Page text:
Jonny McCambridge: What would I be doing if I wasn’t a parent?

It is Saturday morning and I am at an indoor children’s play facility.

Wednesday, 6th October 2021, 5:00 am
Father and son, destabilising sense of love, pride and worry present and correct

My son has been invited to a birthday party. Again.

He is bouncing on trampolines with his classmates and I am sitting in a plastic chair in the brightly lit cafe area, which reeks of burnt fat.

I peer suspiciously at my black coffee. The problem is that it is not quite black and I’m not sure why. The murky hue of the steaming liquid disturbs me, and I decide it’s best not to drink it.

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I do not see much of my son. On the one occasion when I ventured into the play area to check on his progress, he was with his friends and angrily waved me away.

Five minutes later he ran over to ask if I had a hanky to blow his nose, before rapidly departing again and leaving me with the soiled tissue.

There are other parents here and I’m struggling to keep up a competent line of dialogue with them. It occurs to me that I have little in common with some of these people other than the fact that we had children who were born in the same year. But this doesn’t seem like a very promising conversation starter.

I have lost count of the number of weekend days I have spent in this manner over the years. A thought suddenly creeps into my head. What would I be doing now if I was not a parent?

I am slightly embarrassed to have posed this question internally because it is a taboo. Over and over I hear parents say (and I’ve done it myself) that you can’t imagine a life without your kids.

But I’m determined to give it a try.

Perhaps, in this alternate reality, I would have time to work on the great, epic novel that I have always believed is buried somewhere within my psyche. If only I had the time.

Perhaps I would be at the gym working up a sweat. This more active version of me would not be burdened with an expanding waistline and would still be able to button up the trousers on his good suit. I would be able to have lunch in a fancy restaurant rather than having the leftover chicken nuggets from my son’s Happy Meal.

Or maybe I would be spending money on myself. Without the financial demands of parenting I could be shopping for that new tennis racquet that I have been promising myself.

Even better, take away the constraints of a lifestyle dictated by school term times and I could be on holiday, lying on a lounger on a tropical beach without a persistent voice in my ear saying over and over ‘I’m bored!’.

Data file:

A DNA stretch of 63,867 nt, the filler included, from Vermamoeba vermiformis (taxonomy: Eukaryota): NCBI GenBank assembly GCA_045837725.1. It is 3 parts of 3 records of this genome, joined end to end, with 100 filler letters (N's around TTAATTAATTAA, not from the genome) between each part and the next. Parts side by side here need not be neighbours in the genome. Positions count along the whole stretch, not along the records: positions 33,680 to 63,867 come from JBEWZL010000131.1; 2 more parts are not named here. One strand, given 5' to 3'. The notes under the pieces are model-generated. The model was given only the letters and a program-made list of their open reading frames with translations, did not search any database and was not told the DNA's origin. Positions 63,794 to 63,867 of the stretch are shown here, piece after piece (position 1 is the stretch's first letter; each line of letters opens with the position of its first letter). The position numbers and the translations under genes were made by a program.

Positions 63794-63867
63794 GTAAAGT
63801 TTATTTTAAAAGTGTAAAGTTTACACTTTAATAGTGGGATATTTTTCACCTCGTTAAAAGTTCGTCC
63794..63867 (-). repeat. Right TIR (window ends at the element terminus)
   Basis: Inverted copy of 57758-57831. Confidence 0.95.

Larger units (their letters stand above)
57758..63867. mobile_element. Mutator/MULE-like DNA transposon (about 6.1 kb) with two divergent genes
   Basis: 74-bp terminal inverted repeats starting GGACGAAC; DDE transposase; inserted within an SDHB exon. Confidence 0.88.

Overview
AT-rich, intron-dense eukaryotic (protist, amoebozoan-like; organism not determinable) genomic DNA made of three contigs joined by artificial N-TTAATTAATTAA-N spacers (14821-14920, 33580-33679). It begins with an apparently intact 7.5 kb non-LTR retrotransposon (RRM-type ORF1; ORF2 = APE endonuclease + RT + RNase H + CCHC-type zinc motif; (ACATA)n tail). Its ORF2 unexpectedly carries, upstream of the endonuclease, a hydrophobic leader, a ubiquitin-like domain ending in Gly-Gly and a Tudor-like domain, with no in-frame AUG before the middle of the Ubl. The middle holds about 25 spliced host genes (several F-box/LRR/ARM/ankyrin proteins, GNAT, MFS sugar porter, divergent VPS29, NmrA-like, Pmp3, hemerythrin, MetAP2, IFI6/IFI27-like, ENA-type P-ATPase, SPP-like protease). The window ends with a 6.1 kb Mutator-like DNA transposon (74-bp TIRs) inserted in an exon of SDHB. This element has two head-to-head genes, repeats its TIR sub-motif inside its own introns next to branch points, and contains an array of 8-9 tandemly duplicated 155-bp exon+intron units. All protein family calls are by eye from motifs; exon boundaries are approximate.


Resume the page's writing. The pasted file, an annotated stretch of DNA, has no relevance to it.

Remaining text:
Maybe I would go to the cinema and watch a film which didn’t feature talking animals, or I could reclaim my telly in the front room which has been wired up to a computer games console for the past year.

But then it hits me. On this Saturday morning I could be experiencing something which I have not enjoyed for more than eight years. Something so distant and unfamiliar that I struggle to even believe that it still exists. I could be in bed having a lie in.

I sit back in the chair, lost in my thoughts. I forget myself and take a swig of the coffee. It is both tepid and rancid. I look around to make sure nobody is watching before I spit it back into the mug.

This is the crux point of this column, and the reader will likely be expecting that this is where I flip the narrative and explain that being a parent is all worthwhile and is the best thing I have ever done. That the emotional nourishment gained from having a child trumps all of the sacrifices made, the constant worry is smothered by the joy of watching his development.

And, of course, this is true. But yet, at times, it is a struggle. Perhaps it just comes more naturally to some than others. The utter upheaval of the life you knew before, the sheer exhaustion of giving every single part of yourself to another, the emotional wreckage of wondering if you are doing it right, the suffocating responsibility of trying not to pass on your own failings.

Most of my adult friends are parents. The majority of them have more than one kid. I know one family who have seven. Being the parent of one child, I am eternally awed and astonished at how they manage to hold it all together. The blunt truth is that the thought of doing it all again would fill me with something close to terror.

There was a time when I considered myself a decent journalist. And I had ambition. Since I’ve become a dad there is just so much going on that the highest professional goal I have left is to just get through the working day without making an ass of myself.

The children have now moved into a side room where they are playing with balloons and eating birthday cake. I am able to watch my son now. As always, I marvel at the length of his legs, the blonde hair which curls at the edges, the pale freckles on the bridge of his nose and below his blue eyes. I am impressed by his confidence and his independence.

After a while he casts a quick glance in my direction. I know exactly what he is doing. Amid all the fun and frenzy, he is checking quickly to make sure that I am still about. I smile at him and he smiles shyly back, just for a second before he is again engrossed in the games with the balloons.

I experience a feeling. One that I have had countless times before but which I don’t possess the eloquence to explain properly. It is a fierce, almost destabilising sense of love, pride and worry, all at once. There are lots of things which matter in this world, but I know that for me, there will never be anything else which matters anywhere near as much.

I sit back in my chair in the smelly café, with the horrible coffee, constipated by my inability to talk to the mummies. I am filled with a rare sense of certainty. I am exactly where I should be.